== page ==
Satellite view of flooding from Hurricane Harvey in Houston, Texas. Photo: NOAA

By John Flesher
4 September 2017

(Associated Press) – Harvey's filthy floodwaters pose significant dangers to human safety and the environment even after water levels drop far enough that Southeast Texas residents no longer fear for their lives, according to experts.

Houston already was notorious for sewer overflows following rainstorms. Now the system, with 40 wastewater treatment plants across the far-flung metropolis, faces an unprecedented challenge.

State officials said several dozen sewer overflows had been reported in areas affected by the hurricane, including Corpus Christi. Private septic systems in rural areas could fail as well.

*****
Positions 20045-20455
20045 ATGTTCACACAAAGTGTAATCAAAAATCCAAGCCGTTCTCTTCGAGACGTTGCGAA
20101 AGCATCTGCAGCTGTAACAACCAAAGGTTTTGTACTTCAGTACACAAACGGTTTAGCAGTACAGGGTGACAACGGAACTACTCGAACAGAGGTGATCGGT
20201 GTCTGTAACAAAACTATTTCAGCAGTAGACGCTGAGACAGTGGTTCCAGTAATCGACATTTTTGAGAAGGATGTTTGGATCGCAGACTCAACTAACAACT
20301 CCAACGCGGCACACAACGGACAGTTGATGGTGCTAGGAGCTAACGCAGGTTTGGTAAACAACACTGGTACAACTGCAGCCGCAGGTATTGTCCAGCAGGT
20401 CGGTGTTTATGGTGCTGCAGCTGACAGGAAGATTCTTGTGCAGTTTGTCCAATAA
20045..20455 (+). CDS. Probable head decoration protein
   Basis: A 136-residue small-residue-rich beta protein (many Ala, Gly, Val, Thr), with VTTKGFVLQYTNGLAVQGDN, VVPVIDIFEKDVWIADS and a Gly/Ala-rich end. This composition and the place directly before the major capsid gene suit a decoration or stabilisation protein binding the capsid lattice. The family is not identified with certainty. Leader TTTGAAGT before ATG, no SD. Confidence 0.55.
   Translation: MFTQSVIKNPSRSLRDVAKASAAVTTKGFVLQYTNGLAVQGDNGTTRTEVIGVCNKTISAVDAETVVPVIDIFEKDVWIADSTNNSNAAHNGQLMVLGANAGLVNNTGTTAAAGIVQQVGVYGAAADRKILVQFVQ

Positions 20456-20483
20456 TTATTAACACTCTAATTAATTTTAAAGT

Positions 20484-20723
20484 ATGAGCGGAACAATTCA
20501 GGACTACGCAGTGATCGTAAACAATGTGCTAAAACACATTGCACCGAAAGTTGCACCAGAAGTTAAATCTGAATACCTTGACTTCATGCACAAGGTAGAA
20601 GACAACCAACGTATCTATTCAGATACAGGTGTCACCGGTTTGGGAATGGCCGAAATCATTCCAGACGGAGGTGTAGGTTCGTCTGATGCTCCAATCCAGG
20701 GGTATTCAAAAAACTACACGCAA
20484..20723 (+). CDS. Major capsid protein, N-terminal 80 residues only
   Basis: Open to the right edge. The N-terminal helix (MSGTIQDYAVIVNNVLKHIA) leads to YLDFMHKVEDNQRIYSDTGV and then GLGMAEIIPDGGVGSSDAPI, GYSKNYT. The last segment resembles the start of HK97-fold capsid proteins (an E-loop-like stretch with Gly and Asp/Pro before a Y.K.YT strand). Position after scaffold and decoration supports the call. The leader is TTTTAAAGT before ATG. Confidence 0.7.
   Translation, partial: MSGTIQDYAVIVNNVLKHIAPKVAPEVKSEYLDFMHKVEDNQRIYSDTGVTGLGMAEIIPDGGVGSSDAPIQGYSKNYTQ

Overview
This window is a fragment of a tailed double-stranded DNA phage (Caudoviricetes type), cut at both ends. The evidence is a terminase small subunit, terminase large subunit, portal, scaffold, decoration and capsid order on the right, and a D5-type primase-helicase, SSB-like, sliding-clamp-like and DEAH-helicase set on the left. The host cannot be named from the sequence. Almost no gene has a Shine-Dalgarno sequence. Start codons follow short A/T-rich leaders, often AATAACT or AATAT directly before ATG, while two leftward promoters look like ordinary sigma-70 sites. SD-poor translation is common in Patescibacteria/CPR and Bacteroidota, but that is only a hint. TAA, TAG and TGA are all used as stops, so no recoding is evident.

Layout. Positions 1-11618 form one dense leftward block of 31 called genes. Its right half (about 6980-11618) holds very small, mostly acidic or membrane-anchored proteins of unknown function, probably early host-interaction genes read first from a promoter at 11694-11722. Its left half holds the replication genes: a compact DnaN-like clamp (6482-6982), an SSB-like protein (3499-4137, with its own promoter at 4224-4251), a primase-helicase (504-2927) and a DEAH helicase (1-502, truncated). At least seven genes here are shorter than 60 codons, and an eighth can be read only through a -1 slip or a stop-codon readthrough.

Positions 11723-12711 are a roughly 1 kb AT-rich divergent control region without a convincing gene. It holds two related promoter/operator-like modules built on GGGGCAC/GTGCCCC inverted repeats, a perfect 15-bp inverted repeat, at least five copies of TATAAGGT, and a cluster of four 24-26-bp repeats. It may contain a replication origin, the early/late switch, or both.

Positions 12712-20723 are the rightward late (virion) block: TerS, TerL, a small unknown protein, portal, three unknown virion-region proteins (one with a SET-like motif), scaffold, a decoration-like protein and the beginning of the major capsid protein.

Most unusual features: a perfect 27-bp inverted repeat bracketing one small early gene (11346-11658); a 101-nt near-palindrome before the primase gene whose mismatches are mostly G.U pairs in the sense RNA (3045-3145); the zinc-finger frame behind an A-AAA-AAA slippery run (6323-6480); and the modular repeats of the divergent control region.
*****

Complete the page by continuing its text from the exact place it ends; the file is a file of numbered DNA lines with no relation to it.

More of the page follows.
Also stirred into the noxious brew are spilled fuel, runoff from waste sites, lawn pesticides and pollutants from the region's many petroleum refineries and chemical plants.

The U.S. Environmental Protection Agency reported Sunday that of the 2,300 water systems contacted by federal and state regulators, 1,514 were fully operational. More than 160 systems issued notices advising people to boil water before drinking it, and 50 were shut down. […]

About 85 percent of Houston's drinking water is drawn from surface sources — rivers and reservoirs, said Robin Autenrieth, head of Texas A&M University's civil engineering department. The rest comes from the city's 107 groundwater wells.

"I would be concerned about what's in the water that people will be drinking," she said. [more]

Harvey's floodwaters mix a foul brew of sewage, chemicals

0 comments :

 

Blog Template by Adam Every . Sponsored by Business Web Hosting Reviews